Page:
[0078] The circuitry 202 may be further configured to extract a first three-dimensional (3D) representation 310a of the foreground based on the first depth scan 304a of the set of depth scans 304. The first 3D representation 310a may be associated with a first viewpoint in the 3D environment 104. The circuitry 202 may be further configured to extract the second 3D representation 310b of the foreground based on the second depth scan 304b of the set of depth scans 304. The second 3D representation 310b may be associated with a second viewpoint in the 3D environment 104. The circuitry 202 may be further configured to spatially align the extracted first 3D representation 310a with the second 3D representation 310b and update the spatially aligned first 3D representation 310a based on the corresponding set of color images 306 and the set of structural features 316 of the human-object 308, as a human-prior. The circuitry 202 may be further configured to reconstruct the 3D mesh 318 of the human-object 308 based on the updated first 3D representation 310a of the foreground.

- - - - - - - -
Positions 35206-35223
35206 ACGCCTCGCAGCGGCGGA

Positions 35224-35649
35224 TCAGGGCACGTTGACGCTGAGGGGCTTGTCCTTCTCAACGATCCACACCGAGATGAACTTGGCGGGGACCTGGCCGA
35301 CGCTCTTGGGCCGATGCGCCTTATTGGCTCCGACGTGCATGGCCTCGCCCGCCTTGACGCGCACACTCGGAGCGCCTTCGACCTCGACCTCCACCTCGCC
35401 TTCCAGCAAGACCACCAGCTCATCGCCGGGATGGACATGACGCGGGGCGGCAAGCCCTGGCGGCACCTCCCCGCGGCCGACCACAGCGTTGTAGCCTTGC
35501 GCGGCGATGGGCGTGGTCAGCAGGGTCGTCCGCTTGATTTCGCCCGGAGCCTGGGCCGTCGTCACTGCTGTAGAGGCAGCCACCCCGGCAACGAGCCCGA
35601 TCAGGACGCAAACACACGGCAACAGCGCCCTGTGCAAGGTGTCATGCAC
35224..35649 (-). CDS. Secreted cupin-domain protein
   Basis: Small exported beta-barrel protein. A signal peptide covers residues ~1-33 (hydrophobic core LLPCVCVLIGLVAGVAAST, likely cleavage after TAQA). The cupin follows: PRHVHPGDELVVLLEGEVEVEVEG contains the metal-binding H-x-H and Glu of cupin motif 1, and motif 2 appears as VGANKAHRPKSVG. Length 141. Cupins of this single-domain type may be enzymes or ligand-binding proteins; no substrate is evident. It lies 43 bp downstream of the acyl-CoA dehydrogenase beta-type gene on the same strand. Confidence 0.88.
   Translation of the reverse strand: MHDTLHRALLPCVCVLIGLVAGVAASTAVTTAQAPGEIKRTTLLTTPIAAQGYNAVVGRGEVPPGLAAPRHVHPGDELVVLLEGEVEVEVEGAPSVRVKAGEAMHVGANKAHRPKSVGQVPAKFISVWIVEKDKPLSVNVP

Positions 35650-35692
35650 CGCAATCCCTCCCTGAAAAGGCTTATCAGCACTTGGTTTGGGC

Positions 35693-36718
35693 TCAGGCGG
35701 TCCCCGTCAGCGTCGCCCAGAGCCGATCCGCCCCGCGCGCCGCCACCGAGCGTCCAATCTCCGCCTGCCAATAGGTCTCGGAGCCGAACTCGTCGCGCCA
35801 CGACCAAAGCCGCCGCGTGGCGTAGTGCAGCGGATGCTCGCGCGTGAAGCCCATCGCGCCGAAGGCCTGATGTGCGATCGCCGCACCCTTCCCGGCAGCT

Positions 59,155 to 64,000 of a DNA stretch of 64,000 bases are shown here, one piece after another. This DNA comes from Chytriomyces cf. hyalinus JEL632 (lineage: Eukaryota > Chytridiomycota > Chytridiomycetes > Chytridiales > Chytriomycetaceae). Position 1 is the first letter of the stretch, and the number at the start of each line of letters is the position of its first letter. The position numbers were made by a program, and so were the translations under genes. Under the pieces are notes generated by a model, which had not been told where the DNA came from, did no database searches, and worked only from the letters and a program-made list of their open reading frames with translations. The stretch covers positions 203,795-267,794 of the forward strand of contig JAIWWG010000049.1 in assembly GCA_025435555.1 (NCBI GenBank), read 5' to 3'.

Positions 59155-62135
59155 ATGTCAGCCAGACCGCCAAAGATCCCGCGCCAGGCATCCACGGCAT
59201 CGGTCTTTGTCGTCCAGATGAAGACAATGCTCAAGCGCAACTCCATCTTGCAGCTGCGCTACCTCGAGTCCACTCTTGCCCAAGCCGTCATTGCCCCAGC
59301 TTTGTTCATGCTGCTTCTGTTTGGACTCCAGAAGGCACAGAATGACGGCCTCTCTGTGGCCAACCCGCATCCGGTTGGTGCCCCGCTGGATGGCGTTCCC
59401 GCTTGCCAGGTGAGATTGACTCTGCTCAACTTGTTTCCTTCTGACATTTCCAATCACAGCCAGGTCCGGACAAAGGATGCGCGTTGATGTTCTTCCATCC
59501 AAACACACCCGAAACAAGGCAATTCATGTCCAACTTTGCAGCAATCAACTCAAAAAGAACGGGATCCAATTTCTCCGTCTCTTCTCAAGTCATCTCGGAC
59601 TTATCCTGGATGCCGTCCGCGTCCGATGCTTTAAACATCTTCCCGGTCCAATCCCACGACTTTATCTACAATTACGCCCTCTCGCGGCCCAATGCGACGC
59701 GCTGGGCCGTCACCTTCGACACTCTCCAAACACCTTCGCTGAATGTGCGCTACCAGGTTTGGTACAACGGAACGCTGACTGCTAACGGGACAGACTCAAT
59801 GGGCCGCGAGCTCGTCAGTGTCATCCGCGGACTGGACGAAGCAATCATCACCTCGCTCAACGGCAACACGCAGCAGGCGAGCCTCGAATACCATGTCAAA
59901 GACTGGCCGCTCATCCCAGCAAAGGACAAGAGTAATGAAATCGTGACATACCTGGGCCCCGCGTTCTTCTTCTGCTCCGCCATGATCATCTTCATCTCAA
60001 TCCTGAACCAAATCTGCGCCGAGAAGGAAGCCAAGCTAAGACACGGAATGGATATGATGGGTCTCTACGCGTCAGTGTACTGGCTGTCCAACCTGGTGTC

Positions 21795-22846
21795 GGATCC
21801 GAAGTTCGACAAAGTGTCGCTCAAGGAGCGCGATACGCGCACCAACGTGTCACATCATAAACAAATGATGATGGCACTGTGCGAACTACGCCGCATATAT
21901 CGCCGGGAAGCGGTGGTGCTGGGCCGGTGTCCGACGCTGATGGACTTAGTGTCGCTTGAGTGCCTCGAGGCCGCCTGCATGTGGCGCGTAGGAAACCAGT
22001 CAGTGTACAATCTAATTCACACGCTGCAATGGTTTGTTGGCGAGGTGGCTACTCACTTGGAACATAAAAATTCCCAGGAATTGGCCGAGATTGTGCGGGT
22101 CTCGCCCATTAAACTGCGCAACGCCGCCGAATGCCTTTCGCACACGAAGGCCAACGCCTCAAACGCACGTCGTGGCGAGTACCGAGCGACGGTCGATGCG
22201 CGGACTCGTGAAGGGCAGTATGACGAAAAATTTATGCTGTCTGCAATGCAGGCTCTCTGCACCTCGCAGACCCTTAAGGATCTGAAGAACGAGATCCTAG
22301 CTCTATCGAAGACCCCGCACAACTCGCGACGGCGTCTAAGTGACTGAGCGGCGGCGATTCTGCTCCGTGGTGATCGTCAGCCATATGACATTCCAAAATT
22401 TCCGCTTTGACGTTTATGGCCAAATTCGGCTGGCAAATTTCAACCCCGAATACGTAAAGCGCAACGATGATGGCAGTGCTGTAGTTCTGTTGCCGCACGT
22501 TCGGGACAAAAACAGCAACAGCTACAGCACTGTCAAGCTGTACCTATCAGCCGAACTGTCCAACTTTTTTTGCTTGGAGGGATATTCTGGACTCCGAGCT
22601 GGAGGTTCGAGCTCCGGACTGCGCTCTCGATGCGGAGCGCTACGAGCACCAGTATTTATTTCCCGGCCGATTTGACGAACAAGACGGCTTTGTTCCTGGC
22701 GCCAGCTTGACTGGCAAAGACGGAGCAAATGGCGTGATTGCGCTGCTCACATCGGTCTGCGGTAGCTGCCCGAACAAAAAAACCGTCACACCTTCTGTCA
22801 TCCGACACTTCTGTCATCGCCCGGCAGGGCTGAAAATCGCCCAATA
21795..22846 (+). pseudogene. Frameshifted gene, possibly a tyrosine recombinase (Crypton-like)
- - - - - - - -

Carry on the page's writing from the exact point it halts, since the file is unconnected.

[0079] In accordance with an embodiment, the circuitry 202 may be configured to estimate a set of candidate transformations for the spatial alignment of the extracted first 3D representation 310a with the second 3D representation 310b. For each candidate transformation of the estimated set of candidate transformations, the circuitry 202 may be configured to compute a visibility error-metric. The circuitry 202 may be further configured to select a candidate transformation from the estimated set of candidate transformations for which the computed visibility error-metric is a minimum. The circuitry 202 may be further configured to spatially align the extracted first 3D representation 310a with the second 3D representation 310b based on the selected candidate transformation.